Friday, December 27, 2013

Self Discovery


I was recently searching for eponymous urls at godaddy.com. As one does. I was not surprised to discover that JessePearson.com was “already taken!” I searched a few other domain variants; jesse-pearson.com, jpearson.com, jwpearson.com. (I wanted something that ended in .com because I am old and frightened of newness and change.) I settled on jessewpearson.com. The “w” stands for Bill, which stands for William. I was satisfied with this result. I like to publish under my full name anyway. I think it sounds more writerly or, at least, more publish-y.

I spent a few minutes contemplating how many years I wanted to own this piece of virtual real estate. (I settled on three and saved a couple bucks. I could have saved more if I’d gone for five, but I’ve joined 24-Hour Fitness one too many times to fall for that trick again). Then I began to wonder. Who is the other Jesse Pearson? Do people find him when they are looking for me? And what do they find?

A few Google-moments later I made a shocking discovery. I am, in fact, not Jesse Pearson. Someone else is Jesse Pearson. And he is living my life.

Jesse Pearson is my age. He even kind of looks like me; the Jewish face to go with the gentile name.

The realization that you are not who you think you are can be jarring. But the awareness that someone else is is downright disturbing.

According to his website, Jesse Pearson, “is a writer, editor, and curator. He was the editor-in-chief of Vice magazine from October of 2002 until December of 2010, when he quit. Before that, he received unemployment benefits from the State of New York. Before both of those things, he was an editor at index magazine. Jesse is now the proud editor and founder of Apology, a quarterly magazine of culture and literature.”

What a clever bio! So clever, in fact, that with a single click, it can also be read in the first person or the self-addressed second person.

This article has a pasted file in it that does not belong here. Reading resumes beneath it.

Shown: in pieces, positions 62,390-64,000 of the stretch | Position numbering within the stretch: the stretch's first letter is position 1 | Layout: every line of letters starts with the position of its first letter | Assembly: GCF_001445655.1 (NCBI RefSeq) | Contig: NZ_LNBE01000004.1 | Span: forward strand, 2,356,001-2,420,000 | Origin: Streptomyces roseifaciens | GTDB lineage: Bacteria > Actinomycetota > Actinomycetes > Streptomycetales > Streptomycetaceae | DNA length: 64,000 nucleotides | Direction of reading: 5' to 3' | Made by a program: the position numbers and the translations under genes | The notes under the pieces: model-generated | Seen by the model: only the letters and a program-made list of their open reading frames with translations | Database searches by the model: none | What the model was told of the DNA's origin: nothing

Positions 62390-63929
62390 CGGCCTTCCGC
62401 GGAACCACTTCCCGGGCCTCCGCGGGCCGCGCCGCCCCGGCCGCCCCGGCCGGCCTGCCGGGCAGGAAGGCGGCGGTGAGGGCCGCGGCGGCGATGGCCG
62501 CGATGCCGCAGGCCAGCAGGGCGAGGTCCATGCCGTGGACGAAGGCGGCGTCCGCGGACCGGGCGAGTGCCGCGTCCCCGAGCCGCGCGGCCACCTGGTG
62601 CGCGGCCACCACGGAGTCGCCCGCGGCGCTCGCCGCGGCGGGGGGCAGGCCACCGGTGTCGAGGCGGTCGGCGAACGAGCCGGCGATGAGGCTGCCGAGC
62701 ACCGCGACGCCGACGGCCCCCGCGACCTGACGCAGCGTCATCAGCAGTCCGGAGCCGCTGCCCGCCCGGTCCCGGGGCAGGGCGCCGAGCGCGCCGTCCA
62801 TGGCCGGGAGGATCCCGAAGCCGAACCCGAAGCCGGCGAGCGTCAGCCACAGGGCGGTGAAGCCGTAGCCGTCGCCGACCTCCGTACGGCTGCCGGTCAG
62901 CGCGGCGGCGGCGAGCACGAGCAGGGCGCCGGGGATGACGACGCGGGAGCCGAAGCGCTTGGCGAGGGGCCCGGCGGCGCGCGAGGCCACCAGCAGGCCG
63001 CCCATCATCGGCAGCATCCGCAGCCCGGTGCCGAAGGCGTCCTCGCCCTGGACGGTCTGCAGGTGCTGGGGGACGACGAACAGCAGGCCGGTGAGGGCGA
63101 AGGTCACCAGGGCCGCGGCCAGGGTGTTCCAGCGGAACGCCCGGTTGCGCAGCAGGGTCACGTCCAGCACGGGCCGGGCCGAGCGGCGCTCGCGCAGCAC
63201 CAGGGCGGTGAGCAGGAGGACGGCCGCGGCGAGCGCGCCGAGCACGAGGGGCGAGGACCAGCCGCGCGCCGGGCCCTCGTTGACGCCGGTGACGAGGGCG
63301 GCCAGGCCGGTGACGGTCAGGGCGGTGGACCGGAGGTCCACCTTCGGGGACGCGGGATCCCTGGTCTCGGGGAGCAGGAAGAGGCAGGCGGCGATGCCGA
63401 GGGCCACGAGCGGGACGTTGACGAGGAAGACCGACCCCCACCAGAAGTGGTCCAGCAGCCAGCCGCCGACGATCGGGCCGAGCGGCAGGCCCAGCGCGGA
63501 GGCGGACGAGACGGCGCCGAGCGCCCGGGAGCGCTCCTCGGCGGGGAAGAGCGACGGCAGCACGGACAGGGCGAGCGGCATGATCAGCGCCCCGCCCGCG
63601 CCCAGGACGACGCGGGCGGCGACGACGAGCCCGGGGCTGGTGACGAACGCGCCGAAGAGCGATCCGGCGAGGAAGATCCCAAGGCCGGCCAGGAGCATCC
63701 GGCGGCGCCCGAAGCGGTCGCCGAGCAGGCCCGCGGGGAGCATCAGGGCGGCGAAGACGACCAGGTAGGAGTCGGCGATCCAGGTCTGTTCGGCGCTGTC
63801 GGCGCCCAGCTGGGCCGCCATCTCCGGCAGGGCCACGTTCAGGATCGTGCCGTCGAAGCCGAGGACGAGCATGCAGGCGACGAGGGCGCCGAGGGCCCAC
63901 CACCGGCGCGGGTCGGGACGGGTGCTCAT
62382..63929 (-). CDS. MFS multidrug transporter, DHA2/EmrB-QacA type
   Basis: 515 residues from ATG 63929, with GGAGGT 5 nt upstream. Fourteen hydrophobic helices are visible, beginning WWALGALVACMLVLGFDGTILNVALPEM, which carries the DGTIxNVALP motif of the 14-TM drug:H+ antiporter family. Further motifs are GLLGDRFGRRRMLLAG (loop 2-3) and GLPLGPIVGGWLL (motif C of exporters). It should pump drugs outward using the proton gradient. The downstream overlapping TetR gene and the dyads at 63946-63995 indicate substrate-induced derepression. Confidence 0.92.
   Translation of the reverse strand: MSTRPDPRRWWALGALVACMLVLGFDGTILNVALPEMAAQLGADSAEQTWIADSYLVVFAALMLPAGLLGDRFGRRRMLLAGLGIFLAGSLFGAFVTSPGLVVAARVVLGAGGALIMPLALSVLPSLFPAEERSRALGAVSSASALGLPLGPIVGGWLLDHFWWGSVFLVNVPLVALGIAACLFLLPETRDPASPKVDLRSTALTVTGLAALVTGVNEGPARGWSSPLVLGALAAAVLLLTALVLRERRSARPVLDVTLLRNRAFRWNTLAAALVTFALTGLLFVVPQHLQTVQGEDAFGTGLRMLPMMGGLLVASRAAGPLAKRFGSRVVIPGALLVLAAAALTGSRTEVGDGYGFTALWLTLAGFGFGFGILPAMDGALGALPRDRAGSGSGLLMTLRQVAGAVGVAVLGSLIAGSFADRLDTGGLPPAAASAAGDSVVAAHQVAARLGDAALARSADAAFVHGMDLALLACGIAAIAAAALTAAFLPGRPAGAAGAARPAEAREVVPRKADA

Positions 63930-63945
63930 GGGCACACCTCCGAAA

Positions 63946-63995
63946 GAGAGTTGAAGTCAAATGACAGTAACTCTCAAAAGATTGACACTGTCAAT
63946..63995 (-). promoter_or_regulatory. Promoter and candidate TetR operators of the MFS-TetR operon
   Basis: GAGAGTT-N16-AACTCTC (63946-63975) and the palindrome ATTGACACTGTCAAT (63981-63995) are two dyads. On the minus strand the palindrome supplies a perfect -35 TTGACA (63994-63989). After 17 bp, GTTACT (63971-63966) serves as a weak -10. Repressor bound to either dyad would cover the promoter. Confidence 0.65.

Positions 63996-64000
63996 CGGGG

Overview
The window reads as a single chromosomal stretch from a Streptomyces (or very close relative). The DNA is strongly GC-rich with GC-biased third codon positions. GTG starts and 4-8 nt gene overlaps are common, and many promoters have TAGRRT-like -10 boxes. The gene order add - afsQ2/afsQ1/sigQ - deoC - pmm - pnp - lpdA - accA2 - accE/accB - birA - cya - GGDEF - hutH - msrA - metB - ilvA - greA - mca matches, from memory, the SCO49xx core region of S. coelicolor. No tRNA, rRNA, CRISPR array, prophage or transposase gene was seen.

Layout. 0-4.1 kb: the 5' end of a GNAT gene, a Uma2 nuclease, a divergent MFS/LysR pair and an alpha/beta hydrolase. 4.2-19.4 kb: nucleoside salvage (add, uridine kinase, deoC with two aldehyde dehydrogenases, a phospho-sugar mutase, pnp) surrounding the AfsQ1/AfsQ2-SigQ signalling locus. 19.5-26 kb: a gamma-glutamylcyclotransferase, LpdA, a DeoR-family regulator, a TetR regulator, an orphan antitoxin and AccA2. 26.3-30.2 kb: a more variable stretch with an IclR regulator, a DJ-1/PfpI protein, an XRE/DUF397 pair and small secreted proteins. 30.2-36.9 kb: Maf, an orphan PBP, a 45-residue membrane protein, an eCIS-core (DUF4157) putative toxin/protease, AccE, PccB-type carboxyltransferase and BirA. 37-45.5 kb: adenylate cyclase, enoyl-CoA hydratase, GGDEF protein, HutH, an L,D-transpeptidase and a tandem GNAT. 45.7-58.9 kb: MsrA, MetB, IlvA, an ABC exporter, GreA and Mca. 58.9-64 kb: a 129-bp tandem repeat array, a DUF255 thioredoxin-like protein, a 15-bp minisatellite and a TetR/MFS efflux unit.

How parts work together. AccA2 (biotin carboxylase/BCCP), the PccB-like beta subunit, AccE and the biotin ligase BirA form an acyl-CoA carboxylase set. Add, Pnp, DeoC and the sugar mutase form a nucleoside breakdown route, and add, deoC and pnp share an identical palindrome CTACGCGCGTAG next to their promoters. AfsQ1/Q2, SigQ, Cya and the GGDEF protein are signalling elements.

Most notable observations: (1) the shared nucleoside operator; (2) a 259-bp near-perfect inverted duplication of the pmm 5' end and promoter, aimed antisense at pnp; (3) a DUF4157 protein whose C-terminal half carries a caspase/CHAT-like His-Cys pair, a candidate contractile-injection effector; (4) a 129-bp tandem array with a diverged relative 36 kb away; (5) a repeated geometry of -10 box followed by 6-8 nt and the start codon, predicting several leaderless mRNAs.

Then I found a New York Times article about Jesse Pearson and his new magazine venture. What an interesting and talented person! Sure, he has a whiff of douchey, Parliament-smoking, Brooklyn hipster about him, but hey, that could have happened to me if I hadn’t left Boerum Hill in 1999. And, if he’s to be believed, he knows this about himself and he’s trying to make amends.

And who wouldn’t have a five-day stubble of self-regard if he’d been published in GQ and Playboy, and interviewed David Lynch, David Simon, Elmore Leonard, Harold Bloom, and Michael Pollan, just to name a few?

I believe it’s fairly normal to want to wake up one morning and discover that you are someone else. Not permanently. Just for a day or two. We all get bored with ourselves. But it is strangely disruptive to find that that someone else is you, nominally speaking. 

The desire to live another life is not an indictment of the life I'm living. The longing for a new self is not a threat to the people – parents, partners, children, and friends – who love my current self. Everyone who knows me knows that if I could snap my fingers and become a successful writer, editor, and publisher, I’d do it in a heartbeat. I’m not sure what I would give to be Jesse Pearson instead of Jesse Pearson, but I’m pretty sure I’d give something.